Lithium battery technologies compared
Lithium primary batteries are frequently the design engineer’s choice in today’s industrial applications, but the various lithium chemistries have major performance differences. Jens Kischkel of Panasonic Industrial Devices looks at the chemistries and their performance capabilities.
Wireless technologies, the Internet of Things and data collection in general have changed the duty require-ments for dedicated back-up batteries in recent years. At the same time, low voltage operation has made it possible for many applications to go wireless, increasing the requirements for battery capacity.
There are three principal lithium battery technologies: are Lithium Manganese Dioxide (CR); Lithium Poly-Carbon-monofluoride (BR); and Lithium Thionyl Chloride (ER). Let’s look at some of the key characteristics of each.
CR technology is typically rated with a self discharge of 1% per year at +25°C, while at +65°C it rises to 16%. Common experience shows that indicative self-discharge rates are only one aspect to take into consideration when estimating the remaining capacity. Deterioration of capacity is also fuelled by Li2CO3 deposits on the anode surface caused by humidity level inside the battery.
These deposits are responsible for a rise of the impedance and thus reducing the CCV (closed-circuit-voltage) under load. Being unpredictable in time and scale this impacts on the operational ability of the application.
To suit CR technology to industrial needs, where a predictable service life and full capacity usage range are needed, Panasonic developed industrial grade CR. The mechanism of impedance increase is suppressed through an improved cathode material recipe and electrolyte additives.
BR technology has stable impedance throughout its useful life-span. Self-discharge is rated 1% for coin models and 0.5% for the cylindrical line-up. There is also BR-A technology, with improve-ments made in the area of electrolyte composition, cathode material recipe and sealing methods, improving self-discharge capabilities at higher temperatures.
ER technology has a self-discharge rate that varies according to temperature, the applied loads and their frequencies as well, making it quite difficult to predict in an actual application simulation. Pulse usage has a direct effect on the self-discharge rate, making it unique in this comparison of chemistries.
Manufacturer-published temperatures guarantee a safe operation range with no incidents, such as leakage, rupture or fire, and are usually valid for the entire life of the battery. However, some manufacturers apply restrictions from this assumption, such as temperature cycling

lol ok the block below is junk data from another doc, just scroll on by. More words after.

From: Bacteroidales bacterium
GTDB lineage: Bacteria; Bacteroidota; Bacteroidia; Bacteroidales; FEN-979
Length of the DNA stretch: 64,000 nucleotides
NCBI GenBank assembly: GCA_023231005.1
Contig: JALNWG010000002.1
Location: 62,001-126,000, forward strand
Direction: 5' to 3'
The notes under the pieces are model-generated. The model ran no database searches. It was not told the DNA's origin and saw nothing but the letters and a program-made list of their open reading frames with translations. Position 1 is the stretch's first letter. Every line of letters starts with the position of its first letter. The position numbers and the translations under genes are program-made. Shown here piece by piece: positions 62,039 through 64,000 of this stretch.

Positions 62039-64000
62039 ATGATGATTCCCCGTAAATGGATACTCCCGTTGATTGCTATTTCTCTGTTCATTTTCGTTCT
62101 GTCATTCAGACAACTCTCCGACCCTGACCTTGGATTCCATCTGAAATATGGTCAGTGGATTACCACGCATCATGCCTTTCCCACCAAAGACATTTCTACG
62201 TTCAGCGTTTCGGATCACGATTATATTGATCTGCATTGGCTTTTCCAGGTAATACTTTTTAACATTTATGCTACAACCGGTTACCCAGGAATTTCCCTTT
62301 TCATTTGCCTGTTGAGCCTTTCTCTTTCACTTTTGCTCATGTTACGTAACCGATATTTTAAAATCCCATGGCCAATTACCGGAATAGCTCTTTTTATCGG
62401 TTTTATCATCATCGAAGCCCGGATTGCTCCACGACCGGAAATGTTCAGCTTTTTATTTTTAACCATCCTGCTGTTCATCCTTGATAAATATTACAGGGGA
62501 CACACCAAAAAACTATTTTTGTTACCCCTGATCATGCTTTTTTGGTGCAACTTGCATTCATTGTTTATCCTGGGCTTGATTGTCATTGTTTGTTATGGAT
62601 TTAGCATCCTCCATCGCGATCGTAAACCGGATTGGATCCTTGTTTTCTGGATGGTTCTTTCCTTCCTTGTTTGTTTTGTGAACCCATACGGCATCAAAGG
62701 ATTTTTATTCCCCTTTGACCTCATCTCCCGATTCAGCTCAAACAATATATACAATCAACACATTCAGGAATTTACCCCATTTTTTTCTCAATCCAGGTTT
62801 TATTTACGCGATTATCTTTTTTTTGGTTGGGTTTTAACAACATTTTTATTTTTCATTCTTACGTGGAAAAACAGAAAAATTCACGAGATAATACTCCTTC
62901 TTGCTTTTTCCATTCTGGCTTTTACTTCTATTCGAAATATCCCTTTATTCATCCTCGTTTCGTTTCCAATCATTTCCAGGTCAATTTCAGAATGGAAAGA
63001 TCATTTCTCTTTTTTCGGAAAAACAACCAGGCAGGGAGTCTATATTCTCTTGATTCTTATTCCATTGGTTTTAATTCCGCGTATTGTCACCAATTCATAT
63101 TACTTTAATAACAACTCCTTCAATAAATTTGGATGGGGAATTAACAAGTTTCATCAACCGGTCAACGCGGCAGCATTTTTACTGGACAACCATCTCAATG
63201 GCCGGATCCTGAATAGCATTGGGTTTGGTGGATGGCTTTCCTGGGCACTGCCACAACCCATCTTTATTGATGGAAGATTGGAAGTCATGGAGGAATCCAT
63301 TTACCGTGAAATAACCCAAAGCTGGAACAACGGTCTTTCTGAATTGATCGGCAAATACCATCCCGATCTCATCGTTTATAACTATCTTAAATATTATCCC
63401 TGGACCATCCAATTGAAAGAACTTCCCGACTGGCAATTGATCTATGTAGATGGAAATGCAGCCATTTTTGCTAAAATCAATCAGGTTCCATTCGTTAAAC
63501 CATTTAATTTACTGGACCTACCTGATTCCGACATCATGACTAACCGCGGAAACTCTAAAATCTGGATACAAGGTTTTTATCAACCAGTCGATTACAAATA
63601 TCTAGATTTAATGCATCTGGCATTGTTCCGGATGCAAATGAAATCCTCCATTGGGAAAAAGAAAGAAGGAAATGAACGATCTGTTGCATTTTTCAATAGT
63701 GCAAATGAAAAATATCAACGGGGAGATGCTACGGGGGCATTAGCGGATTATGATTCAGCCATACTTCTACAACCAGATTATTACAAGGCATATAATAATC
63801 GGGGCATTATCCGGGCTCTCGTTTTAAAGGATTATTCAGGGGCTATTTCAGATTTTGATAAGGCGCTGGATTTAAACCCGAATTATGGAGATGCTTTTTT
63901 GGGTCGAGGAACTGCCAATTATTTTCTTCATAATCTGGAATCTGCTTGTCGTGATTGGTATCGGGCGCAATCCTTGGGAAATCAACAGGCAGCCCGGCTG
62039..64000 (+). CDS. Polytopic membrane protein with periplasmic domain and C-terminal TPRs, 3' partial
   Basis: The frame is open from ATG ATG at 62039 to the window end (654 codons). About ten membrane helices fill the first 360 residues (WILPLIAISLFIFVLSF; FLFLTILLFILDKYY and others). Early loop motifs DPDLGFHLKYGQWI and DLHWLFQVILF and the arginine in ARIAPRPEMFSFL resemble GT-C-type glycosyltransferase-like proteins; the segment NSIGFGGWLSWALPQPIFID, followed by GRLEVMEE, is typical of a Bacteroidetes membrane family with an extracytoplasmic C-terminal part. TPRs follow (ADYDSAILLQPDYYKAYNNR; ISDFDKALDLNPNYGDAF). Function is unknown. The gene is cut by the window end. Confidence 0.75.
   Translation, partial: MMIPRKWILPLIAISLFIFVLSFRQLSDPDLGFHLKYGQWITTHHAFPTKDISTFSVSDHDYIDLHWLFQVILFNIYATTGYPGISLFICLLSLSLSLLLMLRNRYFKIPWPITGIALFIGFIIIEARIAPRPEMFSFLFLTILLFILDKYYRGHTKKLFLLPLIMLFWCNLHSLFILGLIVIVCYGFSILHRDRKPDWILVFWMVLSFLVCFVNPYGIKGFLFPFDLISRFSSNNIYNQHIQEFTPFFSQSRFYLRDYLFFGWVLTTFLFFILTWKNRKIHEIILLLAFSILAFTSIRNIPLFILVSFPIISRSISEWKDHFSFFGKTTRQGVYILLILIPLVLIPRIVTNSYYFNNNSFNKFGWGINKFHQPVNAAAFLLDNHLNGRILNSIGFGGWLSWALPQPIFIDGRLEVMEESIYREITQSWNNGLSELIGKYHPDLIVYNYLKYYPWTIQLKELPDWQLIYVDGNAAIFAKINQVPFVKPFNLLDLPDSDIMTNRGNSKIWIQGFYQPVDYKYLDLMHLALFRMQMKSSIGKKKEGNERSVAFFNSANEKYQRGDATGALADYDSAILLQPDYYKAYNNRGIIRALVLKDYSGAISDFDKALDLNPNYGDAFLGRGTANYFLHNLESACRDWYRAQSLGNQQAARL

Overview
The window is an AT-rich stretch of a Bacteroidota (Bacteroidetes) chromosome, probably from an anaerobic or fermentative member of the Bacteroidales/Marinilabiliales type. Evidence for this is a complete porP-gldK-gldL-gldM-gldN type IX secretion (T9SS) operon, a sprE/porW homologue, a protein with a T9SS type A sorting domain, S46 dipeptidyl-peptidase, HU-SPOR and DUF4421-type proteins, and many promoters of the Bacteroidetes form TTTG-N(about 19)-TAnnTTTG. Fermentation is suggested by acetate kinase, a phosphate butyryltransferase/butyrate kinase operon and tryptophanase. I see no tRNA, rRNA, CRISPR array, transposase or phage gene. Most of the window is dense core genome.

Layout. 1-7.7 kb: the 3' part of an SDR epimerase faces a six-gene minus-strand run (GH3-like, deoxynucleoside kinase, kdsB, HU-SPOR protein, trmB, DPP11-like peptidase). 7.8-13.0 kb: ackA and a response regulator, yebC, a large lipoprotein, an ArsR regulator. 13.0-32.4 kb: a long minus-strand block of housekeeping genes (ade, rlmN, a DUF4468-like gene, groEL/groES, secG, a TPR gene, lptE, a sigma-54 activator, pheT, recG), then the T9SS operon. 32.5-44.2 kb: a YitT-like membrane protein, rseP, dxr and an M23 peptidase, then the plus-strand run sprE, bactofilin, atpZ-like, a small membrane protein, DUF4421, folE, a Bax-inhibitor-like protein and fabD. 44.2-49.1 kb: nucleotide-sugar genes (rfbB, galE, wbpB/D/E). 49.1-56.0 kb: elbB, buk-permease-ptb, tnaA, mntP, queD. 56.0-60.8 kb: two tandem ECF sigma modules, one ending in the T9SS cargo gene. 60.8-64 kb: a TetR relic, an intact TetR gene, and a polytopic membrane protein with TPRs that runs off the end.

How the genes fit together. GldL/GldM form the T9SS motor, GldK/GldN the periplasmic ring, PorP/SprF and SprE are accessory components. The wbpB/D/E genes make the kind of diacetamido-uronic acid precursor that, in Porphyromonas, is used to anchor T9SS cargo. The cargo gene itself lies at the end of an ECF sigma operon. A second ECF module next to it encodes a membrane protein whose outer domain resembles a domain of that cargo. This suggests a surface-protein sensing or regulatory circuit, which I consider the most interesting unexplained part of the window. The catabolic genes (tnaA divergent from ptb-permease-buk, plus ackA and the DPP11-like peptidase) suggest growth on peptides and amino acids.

For shorter periods all chemistries are capable of enduring higher or lower temperatures than published.
The magnitude of power drained from a battery over time compromises its capacity. Load quantity and load frequency influence the operating voltage of the battery. The operating voltage of a battery under load degrades by its state of charge, which can also be labelled as remaining capacity.
Load limitations depend on chemistry, size and manufacturer. When UL 1642 certification has been granted, the battery is considered to be a safe product even under some abusive conditions with no risk of fire or explosion. Apart from the absolute load a battery can take there is another distinct difference between ER and BR/CR batteries if the load exceeds the specification limits. BR/CR will return to its nominal performance envelope when being treated within specification limits at a later stage, providing the excursion was of non-destructive nature. On the other hand, ER batteries may suffer permanently from loads outside the specification parameters.
By design, the Li-content of most primary lithium batteries is approximately 2.5 times higher in comparison to secondary Li-Ion batteries, because the anode is made of metallic lithium and not a lithium substrate. In case of temperatures exceeding approximately +180°C lithium metal shifts phase to a liquid state and an exothermal reaction with the cathode material occurs.
To date there have been no reports with BR/CR coin type batteries of fire or explosion at extreme temperatures. Generally even the most abusive conditions result in failure modes below 100°C surface temperature, causing cell deformation and/or leakage. But in the case of cylindrical batteries, abusive tests and market incidents alike confirm that BR/CR chemistry is not immune to fire/explosion in case of abuse.
ER technology is certainly not immune, but there are some key differences to point out. ER comprises laser weld/glass-to-metal sealings which (when no case vent is installed) makes an eventual overpressure release much more violent than a counterpart with plastic sealing. And ER gas release in case of cell case rupture is highly toxic, while BR/CR gas release is not.
Panasonic has produced a white paper offering wide-ranging information about the various aspects of lithium battery technology. It is freely downloadable from the company’s website.
Panasonic Electric Works Ltd
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